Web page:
I was in shock when I first held this game in my hands, it’s like I couldn’t believe the next GTA was in my hands. The scope was so empowering and butterfly-inducing, and I had no idea how big it was or what the narrative held for me next. Delivering the two cars to Simeon through a pseudo-race with Lamar in the first mission after the prologue was jaw-dropping. It looked incredible, ran incredible, and controlled like bliss. The set-pieces happening throughout that first mission was a total integration of the game world into the mission in a way I’d never seen in a Rockstar game before (besides L.A. Noire, but that was only published by Rockstar). Playing as only Franklin those first few missions made me imagine just how unfathomable the scope was, not just in size but story, and while it never completely hit the highs I expected, it still blew me away.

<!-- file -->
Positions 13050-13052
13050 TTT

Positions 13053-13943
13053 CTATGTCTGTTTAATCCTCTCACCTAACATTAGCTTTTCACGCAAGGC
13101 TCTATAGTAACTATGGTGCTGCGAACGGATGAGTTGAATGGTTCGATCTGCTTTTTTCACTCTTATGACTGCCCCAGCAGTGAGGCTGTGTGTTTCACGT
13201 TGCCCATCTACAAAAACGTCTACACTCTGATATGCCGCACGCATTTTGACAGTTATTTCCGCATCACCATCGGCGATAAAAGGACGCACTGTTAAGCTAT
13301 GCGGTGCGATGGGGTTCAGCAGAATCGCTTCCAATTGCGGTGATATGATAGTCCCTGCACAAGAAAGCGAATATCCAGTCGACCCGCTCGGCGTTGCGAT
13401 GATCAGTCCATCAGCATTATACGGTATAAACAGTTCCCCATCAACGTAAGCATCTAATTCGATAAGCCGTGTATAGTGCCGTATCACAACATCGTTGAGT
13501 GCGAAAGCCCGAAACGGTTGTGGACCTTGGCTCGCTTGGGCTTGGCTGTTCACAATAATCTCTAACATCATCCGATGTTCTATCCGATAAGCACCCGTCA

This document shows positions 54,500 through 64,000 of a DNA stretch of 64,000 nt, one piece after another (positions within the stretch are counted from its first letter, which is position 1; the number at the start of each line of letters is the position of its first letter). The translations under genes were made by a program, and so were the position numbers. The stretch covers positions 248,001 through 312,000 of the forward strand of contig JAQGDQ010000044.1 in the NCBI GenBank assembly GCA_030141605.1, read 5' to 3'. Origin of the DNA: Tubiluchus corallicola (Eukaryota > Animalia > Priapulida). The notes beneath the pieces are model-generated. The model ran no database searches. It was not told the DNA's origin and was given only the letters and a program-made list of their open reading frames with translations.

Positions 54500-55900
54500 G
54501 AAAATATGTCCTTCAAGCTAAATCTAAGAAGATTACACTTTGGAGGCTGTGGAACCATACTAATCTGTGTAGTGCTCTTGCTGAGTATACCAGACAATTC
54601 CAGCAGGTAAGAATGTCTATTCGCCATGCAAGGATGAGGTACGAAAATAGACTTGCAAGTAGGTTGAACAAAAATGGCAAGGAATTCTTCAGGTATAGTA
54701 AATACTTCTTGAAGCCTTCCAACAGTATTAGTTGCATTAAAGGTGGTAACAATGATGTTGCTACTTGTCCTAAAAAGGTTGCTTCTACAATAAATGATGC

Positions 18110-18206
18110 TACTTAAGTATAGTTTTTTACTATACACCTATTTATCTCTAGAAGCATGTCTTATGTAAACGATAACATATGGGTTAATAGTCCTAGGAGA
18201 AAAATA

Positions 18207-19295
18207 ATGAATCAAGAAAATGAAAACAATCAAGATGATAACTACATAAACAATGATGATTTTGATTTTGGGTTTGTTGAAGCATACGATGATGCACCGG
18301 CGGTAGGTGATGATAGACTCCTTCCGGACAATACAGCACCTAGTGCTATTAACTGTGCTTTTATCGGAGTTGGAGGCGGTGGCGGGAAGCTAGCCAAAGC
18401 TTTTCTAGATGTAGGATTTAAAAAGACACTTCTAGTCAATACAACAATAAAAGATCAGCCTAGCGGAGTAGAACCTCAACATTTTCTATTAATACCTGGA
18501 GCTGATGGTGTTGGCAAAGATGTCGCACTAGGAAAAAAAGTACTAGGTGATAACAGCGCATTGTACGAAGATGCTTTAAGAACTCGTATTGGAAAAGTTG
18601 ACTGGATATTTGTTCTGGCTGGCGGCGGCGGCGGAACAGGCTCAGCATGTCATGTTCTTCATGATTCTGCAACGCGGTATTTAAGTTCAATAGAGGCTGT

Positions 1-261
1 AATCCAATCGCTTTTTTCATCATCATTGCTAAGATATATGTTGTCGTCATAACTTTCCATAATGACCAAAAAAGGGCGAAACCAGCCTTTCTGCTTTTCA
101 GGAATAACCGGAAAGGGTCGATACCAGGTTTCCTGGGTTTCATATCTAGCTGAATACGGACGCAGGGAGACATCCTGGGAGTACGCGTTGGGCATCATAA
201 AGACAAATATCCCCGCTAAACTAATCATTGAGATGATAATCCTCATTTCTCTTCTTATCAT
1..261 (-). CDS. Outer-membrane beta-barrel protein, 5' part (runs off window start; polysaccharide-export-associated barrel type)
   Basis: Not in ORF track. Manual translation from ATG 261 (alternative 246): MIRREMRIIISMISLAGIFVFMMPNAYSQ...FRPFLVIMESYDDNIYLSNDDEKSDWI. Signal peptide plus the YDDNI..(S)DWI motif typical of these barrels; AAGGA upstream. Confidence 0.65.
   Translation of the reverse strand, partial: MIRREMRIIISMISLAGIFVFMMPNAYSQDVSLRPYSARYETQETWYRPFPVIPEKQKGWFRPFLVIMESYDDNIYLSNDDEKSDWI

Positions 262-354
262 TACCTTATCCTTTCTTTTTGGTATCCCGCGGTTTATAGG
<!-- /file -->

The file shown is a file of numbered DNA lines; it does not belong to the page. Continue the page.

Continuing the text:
The moment of truth was around 10 missions in, a mission known as “The Long Stretch”. You can read all about it as my favorite mission in GTA V here, but basically it was the point where I fully grasped Rockstar’s method of bombastic, linear, set-piece driven game design, treating the open-world as a living, breathing hub world, and utilizing it perfectly. The incredible original score, first for a Grand Theft Auto, by Tangerine Dream enhanced the moment while searchlights from the police helicopter directed toward the back door we escaped through brought attention to lighting and textures which currently put most current-gen games to shame. I remember escaping out to the desert swamps, and being eviscerated by dozens of cops from every direction. It was an incredible experience, and set the stage for the entire game.